• 1/4 cup full fat mayonaise
  • 3 tablespoons fresh lemon juice
  • 3 tablespoons extra virgin olive oil
  • 3 cloves of garlic, grated
  • 1 teaspoon Dijon mustard
  • 1/2 teaspoon kosher salt
  • 1/2 teaspoon fresh ground black pepper

Whisk all ingredients together in a bowl or put them in a jar and shake it up. Either way: move them about until fully combined.

Rainbow slaw with beets, carrots, and radishes

Rainbow SlawThis recipe for a rainbow slaw is in the most recent issue of The Grafton News. It is based off of a recipe in Jerusalem that I’ve simplified. It really holds up well over a few days, and the cold water soak makes for supremely crunchy vegetables. The mild weather does not have me rushing to cook lots of soups and braised things, plus I always crave some vegetables to balance the Christmas cookies so there have been quite a few salads like this in my kitchen recently. The roots for this recipe came from my favorite nearby farm, so there is still local produce to be found!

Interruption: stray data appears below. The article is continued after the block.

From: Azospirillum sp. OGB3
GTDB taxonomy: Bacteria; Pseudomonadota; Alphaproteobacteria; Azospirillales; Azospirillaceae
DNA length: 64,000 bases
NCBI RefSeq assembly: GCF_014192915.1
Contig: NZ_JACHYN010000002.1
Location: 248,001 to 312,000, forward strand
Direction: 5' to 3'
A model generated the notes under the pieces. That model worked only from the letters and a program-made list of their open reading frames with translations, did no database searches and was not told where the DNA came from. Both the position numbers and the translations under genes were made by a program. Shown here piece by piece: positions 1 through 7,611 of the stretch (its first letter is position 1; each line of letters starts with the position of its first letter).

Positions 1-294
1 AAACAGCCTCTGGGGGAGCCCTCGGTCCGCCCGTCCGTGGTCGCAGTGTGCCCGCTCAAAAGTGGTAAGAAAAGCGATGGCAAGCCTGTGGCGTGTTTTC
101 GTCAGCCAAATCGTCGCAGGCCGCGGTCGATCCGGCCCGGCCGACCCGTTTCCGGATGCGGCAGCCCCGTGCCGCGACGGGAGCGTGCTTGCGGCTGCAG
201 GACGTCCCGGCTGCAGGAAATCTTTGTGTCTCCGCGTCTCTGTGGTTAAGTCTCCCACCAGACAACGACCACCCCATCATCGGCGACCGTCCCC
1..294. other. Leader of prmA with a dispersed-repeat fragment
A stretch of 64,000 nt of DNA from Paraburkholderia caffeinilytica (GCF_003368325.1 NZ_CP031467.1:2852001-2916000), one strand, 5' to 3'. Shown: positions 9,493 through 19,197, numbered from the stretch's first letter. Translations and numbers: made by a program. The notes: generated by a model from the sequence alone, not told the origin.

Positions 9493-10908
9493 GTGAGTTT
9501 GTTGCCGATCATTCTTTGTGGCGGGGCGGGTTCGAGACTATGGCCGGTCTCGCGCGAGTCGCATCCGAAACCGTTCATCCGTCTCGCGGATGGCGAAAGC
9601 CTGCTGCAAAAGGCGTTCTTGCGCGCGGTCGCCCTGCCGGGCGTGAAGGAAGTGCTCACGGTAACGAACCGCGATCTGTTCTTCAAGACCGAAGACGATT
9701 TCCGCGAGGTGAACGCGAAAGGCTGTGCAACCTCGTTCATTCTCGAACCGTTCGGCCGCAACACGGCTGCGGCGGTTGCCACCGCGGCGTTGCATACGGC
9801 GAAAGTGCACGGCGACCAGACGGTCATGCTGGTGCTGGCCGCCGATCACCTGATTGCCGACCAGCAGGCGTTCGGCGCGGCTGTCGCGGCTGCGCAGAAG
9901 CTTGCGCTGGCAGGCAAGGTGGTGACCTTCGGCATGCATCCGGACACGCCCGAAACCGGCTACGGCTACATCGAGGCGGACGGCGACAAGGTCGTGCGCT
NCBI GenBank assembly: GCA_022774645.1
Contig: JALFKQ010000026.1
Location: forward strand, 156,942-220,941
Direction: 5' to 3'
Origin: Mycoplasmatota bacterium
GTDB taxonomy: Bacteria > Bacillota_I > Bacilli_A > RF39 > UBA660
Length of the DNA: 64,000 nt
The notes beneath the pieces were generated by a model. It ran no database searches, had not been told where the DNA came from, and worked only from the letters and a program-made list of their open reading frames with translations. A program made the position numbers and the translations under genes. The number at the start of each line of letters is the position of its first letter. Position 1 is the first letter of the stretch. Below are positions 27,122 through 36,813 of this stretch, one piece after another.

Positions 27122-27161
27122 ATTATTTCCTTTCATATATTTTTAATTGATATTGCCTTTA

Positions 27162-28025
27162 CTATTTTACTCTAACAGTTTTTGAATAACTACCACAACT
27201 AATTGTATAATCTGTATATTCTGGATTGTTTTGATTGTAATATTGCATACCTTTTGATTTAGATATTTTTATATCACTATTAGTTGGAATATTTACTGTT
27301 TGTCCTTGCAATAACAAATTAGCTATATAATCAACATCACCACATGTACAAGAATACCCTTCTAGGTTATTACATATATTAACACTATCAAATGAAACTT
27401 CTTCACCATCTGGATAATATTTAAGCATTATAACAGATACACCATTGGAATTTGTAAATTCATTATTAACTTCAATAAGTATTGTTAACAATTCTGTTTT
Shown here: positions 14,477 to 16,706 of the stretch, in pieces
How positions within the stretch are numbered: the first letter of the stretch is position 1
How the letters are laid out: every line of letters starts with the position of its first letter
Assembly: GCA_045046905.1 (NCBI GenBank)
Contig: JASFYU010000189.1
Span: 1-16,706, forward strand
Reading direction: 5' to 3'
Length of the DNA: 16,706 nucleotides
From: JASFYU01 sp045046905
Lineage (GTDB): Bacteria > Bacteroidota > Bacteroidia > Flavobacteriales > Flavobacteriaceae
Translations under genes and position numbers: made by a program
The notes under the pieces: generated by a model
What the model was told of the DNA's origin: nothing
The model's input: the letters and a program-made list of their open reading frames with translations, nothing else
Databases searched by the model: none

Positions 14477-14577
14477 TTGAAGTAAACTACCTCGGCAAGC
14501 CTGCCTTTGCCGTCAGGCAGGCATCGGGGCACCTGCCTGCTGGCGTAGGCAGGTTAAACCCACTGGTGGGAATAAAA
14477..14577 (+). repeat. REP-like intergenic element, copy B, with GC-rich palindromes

Kale salad with apples, dried cranberries, and pecans

Kale salad with apples, dried cranberries, and pecans - Vegetal MattersIf we’ve never met, I think I can sum myself up pretty well with this statement: I’m the one who brings a salad to a party. I’m certainly not anti-dessert (hooray for cider doughnut season!!!), but so often everyone else offers to bring an appetizer or something sweet and there are no vegetables to balance it all out. Kale salad keeps incredibly well, and is in fact better if made ahead so the dressing breaks down the kale a bit. The particulars are not so important here, I really like the apples but a roasted veg like butternut or beets works as well (or could be in addition to the apple), any dried fruit, and whatever nuts you have around. I wanted to make sure there was a diary free offering for our work potluck, but at home I would definitely add crumbled goat cheese on top.